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Classical Mechanics: Central Force Problem

  1. Feb 23, 2014 #1
    1. The problem statement, all variables and given/known data

    A particle of mass m moves under an attractive central force of [itex]Kr^4[/itex] with an angular momentum [itex]L[/itex]. For what energy will the motion be circular? Find the frequency of the radial oscillations if the particle is given a small radial impulse.

    2. Relevant equations

    [itex]E=\frac{1}{2}μ\dot{θ}^2+\frac{L^2}{μr^2}+U(r)~and~\vec{F(r)}=-\vec{\nabla} U(r)=-Kr^4\hat{e_r}[/itex]

    3. The attempt at a solution
    Part a)

    First I need to find the potential from the central force, also because its a central force (acting only antiparallel to the radial vector) [itex]\frac{\partial L}{\partial t} = 0~\Rightarrow~L=C [/itex]

    When I integral the force I get that [itex]U(r)=\frac{Kr^5}{5}+C[/itex] I set C=0 then [itex] U(r) = \frac{Kr^5}{5}[/itex]

    Now, [itex] U_s (r)= \frac{L^2}{μr^2}+\frac{Kr^5}{5}[/itex]

    Next I seek the zero(s) of Us(r):

    [itex]0=\frac{L^2}{μr^2}+\frac{Kr^5}{5}~→~r=-\sqrt[7]{\frac{5L^2}{μK}}[/itex]

    because, a radial distance can't be negative this implies for C=0 that Us>0

    Secondly, I want to know the extrema of Us:

    [itex] \frac{\partial U_s}{\partial r} = \frac{-2L^2}{μr^3}+Kr^4 = 0~→~r=\sqrt[7]{\frac{2L^2}{μK}}[/itex]

    Finally, I need to verify whether this is a minimum or maximum:

    [itex] \frac{\partial}{\partial r} (\frac{\partial U_s}{\partial r}) = \frac{6L^2}{μr^4}+4Kr^3~→~∂^2_rU_s(r= \sqrt[7]{\frac{2L^2}{μK}})>0~\Rightarrow~r=\sqrt[7]{\frac{2L^2}{μK}}[/itex] is a min of Us

    So since the minimum of energy occurs at [itex]r= \sqrt[7]{\frac{2L^2}{μK}}[/itex] the energy of the particle in a circular orbit will be (for [itex]\dot{r}=0[/itex]) [itex] E = \frac{L^2}{μ[\sqrt[7]{\frac{2L^2}{μK}}]}+\frac{K[\sqrt[7]{\frac{2L^2}{μK}}]}{5}[/itex]

    That was part A) I'm not quite sure if I'm justified in setting C=0 in this case; however I am dealing with a central force that increases with r4 so I don't immediately see anything wrong with my answer. Now for part B) I'm not quite sure on how to do this one, but this is what I have so far:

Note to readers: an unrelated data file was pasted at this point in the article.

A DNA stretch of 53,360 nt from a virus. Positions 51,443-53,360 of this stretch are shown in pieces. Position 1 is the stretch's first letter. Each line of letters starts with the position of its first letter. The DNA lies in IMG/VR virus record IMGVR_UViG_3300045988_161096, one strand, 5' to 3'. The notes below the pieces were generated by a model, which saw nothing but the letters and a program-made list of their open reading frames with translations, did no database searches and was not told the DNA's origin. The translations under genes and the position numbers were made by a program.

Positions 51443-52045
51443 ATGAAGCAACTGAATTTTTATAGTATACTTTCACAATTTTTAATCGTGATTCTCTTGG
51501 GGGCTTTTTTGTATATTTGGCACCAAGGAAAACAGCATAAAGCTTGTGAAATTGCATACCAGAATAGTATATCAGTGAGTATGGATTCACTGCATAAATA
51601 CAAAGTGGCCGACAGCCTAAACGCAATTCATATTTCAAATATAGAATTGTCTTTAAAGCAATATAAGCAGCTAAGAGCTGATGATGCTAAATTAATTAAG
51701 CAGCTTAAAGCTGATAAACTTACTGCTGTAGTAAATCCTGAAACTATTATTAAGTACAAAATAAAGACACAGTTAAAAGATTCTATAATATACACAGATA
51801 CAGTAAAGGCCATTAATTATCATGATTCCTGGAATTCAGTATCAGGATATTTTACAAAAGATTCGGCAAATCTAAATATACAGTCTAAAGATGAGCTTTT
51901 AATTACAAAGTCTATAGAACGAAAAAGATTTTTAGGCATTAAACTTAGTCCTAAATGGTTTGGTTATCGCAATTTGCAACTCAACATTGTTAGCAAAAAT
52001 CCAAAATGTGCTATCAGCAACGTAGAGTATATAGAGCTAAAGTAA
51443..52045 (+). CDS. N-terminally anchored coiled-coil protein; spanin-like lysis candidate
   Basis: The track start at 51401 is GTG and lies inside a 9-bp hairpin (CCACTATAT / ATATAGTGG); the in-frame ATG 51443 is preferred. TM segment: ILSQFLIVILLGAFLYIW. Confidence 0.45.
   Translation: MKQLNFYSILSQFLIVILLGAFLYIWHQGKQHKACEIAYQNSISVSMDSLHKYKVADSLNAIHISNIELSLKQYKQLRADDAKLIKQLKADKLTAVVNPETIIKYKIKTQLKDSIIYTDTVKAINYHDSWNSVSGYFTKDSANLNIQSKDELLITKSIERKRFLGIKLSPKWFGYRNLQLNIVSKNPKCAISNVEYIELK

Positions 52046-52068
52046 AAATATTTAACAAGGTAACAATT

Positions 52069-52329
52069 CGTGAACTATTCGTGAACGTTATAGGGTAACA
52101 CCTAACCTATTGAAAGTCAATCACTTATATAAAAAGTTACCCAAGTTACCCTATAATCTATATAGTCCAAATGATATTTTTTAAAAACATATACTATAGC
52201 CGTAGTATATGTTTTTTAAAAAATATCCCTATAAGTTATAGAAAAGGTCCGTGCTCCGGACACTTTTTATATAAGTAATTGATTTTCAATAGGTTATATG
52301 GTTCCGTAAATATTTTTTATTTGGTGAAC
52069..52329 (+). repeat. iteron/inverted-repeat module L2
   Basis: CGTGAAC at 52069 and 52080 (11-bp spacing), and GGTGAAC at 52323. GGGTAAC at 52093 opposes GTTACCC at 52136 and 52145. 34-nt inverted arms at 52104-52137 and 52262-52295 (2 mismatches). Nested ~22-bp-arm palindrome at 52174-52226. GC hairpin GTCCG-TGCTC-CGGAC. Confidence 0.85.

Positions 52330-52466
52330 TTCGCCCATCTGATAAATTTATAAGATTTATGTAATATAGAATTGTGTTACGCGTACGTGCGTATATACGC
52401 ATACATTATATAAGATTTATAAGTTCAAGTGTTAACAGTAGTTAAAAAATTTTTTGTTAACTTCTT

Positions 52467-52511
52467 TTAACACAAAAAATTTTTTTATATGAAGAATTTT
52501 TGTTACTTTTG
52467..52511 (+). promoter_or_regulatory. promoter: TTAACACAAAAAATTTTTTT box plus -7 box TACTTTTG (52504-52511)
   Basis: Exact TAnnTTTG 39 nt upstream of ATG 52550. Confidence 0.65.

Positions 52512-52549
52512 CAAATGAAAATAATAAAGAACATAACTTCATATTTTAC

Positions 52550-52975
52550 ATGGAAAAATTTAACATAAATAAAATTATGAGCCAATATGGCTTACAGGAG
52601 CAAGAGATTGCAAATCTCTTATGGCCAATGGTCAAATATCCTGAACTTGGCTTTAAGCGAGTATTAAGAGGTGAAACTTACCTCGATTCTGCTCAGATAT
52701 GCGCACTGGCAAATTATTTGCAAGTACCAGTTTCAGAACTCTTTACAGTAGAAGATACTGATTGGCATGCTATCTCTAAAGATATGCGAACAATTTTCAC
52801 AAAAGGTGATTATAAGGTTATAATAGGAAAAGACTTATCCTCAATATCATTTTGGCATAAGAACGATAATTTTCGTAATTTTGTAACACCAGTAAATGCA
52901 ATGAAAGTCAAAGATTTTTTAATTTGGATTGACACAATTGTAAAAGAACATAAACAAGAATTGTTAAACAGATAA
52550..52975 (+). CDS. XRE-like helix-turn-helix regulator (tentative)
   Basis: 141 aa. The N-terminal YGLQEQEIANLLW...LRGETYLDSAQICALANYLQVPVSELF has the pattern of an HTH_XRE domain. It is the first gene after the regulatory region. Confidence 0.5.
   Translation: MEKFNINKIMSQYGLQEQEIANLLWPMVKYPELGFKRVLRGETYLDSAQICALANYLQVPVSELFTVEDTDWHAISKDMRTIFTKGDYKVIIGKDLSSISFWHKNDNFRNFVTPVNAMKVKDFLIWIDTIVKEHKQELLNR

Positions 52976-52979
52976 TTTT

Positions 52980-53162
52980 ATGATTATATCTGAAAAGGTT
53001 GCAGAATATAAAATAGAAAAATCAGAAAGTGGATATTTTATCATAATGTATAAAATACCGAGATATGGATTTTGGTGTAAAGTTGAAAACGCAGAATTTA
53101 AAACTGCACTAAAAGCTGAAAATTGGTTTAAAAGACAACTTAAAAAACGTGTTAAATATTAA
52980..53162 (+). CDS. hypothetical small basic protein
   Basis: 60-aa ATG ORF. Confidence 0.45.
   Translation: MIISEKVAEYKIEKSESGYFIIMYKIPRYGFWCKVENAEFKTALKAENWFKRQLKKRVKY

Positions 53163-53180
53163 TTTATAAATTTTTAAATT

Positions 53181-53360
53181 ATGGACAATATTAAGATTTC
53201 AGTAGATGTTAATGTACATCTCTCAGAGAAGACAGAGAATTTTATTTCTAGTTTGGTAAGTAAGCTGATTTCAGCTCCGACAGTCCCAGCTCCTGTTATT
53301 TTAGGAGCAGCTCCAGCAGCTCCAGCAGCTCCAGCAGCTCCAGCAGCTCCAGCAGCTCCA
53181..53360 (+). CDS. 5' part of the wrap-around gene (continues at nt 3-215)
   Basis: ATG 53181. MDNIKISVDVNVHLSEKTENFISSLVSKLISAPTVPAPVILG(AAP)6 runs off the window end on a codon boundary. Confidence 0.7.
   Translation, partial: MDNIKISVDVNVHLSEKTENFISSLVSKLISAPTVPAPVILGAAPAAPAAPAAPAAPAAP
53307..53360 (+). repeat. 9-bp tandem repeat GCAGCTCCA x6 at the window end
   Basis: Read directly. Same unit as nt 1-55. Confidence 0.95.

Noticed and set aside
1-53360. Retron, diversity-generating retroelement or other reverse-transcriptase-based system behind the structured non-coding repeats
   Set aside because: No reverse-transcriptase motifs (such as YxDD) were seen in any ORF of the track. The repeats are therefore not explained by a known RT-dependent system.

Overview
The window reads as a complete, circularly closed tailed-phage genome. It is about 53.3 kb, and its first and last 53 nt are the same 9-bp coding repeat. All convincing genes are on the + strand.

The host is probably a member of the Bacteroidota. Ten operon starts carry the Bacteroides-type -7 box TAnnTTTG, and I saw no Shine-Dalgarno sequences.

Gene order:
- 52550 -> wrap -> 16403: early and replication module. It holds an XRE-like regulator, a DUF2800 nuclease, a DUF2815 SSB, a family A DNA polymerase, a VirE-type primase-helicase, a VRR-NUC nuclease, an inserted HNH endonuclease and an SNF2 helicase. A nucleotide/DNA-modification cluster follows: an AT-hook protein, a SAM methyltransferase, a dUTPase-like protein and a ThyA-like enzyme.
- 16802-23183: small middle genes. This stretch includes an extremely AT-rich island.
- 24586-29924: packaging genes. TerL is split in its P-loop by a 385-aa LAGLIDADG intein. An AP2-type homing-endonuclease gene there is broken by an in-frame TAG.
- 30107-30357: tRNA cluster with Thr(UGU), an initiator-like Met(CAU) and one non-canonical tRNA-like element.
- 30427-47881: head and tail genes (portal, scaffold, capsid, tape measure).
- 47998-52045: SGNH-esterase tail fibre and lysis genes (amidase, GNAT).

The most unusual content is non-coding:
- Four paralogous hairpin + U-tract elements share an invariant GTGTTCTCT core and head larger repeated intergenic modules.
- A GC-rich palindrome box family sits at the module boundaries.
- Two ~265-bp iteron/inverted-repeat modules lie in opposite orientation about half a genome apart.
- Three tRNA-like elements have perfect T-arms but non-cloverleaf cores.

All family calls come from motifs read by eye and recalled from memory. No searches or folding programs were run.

A radial impulse implies that [itex]\dot{r}≠0[/itex] which means that its radial position will change with time so its orbit will no longer be just circular. Find the frequency of the radial oscillations When I read this part of the question it had me thinking that particle will oscillate along the radial direction like a mass-sping system so that the motion of this particle is like a sinusoidal wave wrapped around a circle (think of sin(x) except that the x-axis is bent into a circle and the oscillations occur perpendicular to the circumference of the circle in the plane of the circle. Am I correct in my description and way of thinking?

    As for calculating the radial frequency I'm not sure how to go about this either, but here is what I do know:

    [itex]\vec{L}=\vec{r}X\vec{p}~→~\frac{\partial \vec{L}}{\partial t} = \dot{\vec{r}}X\vec{p}+\vec{r}X\dot{\vec{p}}[/itex] I'm also going to take a slight leap of faith here and say that [itex] \dot {\vec{L}} = 0 [/itex] so that [itex]\dot{\vec{r}}X\vec{p} = -\vec{r}X\dot{\vec{p}}[/itex] beyond this however, I am at a loss. Thank you for any guidance you can provide in advance!
     
  2. jcsd
  3. Feb 23, 2014 #2
    The second term in your original energy expression is missing a factor of 2, since it is coming from [itex]\mu r^2\dot{\phi}^2/2=L^2/(2\mu r^2)[/itex], where [itex]L=\mu r^2 \dot{\phi}[/itex]. I think the radius can also be calculated easier by just taking [itex]\dot{r}=0[/itex] in the radial equation of motion:
    [tex]
    0=\frac{d}{dt}\left(\mu \dot{r}\right) = \mu r \dot{\phi}^2 - \frac{\partial U}{\partial r} =\mu r \left(\frac{L}{\mu r^2}\right)^2 - Kr^4
    [/tex]
    which gives you [itex]r=\left[L^2/(\mu K)\right]^{1/7}[/itex].

    The potential energy is defined up to an additive constant, so the choice of [itex]C[/itex] is not an issue.

    That is a good way of thinking of what is happening.

    Think about what you said regarding thinking of the radial oscillations like a mass-spring system. If you take the effective potential and expand it in a power series about its minimum [itex]r_{\text{min}}[/itex], the second order term looks just like the potential of a spring-mass system, with spring constant [itex]\left.\partial^2 U_s/\partial r^2\right|_{r=r_{\text{min}}}[/itex]. How is this "effective spring constant" related to the oscillation frequency it would have?
     
  4. Feb 23, 2014 #3
    Ah yes, I see I now: so [itex](ω_0)^2 = \frac{k}{m}[/itex] with k being the second derivative evaluated at r_(min). Thank you jk86!
     
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